While leaving a Cardinals game, Army veteran Chris Sanna and his girlfriend were robbed en route to their car, and it ended up with the veteran being shot twice by one of the thugs who then left him there for dead. Although he survived, he was left paralyzed, and now 15 months after the attack he hunted down his would-be killer with a shocking surprise.
Sanna, who is from Houston, Texas, was in St. Louis for the game as a gift for his mother who said all she wanted for her birthday was to see a Cardinals game with her sons. Her perfect day with her family ended with her son shot.
He will now never walk again after surviving battle for our country, only to find another fight once he was home and retired from the service. However, being in a wheelchair didn’t hold him back from finding Kilwa Jones, who escaped in a black sedan after shooting his liver and lungs.
With it being the season for giving, Sanna had a special gift for Jones who wasn’t expecting it after what he did to this man. The thug was caught for trying to kill him and has already been sentenced to 35 years in federal prison. Knowing he won’t be with his family for Christmas because of what he decided to do, this Army hero wanted to do something special for those who Jones left behind since they too are victims of his despicable decisions.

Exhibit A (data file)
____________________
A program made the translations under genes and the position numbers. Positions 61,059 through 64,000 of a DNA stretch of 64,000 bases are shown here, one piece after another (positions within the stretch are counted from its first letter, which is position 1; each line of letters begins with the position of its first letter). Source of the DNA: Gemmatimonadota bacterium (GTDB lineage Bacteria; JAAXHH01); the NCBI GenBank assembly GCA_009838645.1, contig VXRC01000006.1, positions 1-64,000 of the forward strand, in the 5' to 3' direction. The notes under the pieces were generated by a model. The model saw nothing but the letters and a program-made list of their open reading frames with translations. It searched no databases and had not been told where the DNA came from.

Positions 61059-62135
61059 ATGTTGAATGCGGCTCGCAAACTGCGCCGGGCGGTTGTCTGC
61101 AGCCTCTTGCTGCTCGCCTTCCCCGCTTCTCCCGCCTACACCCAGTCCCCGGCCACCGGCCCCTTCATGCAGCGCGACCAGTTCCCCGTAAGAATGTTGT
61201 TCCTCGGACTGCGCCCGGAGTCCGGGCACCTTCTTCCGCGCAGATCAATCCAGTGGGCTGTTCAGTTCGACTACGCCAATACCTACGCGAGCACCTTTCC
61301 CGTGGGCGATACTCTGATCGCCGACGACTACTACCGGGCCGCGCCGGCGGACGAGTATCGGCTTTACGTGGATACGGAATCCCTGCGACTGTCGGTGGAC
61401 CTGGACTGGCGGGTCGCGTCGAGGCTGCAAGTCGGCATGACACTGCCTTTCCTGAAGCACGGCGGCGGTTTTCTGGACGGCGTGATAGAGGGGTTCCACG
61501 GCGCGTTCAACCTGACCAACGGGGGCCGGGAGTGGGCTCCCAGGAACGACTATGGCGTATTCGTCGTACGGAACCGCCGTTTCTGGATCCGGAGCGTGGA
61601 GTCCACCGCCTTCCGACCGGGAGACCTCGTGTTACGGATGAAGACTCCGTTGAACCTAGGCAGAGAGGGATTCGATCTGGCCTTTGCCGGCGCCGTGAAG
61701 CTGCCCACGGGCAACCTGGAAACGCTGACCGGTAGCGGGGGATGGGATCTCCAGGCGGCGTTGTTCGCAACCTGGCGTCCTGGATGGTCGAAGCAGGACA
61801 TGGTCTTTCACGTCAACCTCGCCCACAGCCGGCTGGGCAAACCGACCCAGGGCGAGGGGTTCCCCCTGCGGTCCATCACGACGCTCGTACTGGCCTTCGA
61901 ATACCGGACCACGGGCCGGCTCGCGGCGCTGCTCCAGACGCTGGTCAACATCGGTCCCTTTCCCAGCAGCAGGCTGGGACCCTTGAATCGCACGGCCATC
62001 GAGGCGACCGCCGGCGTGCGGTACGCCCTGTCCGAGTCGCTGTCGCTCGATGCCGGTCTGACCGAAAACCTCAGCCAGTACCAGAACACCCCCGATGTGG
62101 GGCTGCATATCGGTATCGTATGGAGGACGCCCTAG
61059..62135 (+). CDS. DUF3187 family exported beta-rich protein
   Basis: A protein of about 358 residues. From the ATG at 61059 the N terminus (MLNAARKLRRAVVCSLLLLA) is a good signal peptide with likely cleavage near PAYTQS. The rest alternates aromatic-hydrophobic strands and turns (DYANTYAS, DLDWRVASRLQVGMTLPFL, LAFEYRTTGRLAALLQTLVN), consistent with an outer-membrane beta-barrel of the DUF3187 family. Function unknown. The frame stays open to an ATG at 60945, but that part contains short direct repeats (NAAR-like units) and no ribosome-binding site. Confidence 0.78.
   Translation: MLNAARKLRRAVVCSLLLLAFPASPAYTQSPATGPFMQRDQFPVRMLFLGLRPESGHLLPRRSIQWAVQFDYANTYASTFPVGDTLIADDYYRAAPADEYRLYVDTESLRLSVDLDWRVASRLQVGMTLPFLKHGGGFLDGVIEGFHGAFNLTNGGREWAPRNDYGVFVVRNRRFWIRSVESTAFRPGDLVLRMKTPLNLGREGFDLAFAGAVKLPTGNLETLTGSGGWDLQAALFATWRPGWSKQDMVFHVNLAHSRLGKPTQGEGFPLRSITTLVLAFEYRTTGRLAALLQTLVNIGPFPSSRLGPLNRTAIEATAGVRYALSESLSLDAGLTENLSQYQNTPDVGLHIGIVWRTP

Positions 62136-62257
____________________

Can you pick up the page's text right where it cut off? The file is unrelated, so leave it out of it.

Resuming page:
“They’re going to have to go visit him in jail, and he probably wishes that night never happened just like I do,” Sanna said, according to KMOV. With a heart of gratitude for being alive and forgiveness for the thug who put him in a wheelchair, Sanna provided Christmas for his would-be killer’s family out of the kindness of his own heart.
“We’re supposed to get together, I got them gift cards and stuff for Christmas, we’re just trying to get the trial and stuff out of the way,” Sanna said, downplaying the incredible act of generosity he showed in his actions. It’s one thing to provide a family with gifts, but it takes a hero like this, with immense character, to shower the family of the man who shot him with gifts, rather than vindication. Leave it to a veteran to take a bullet and still give back.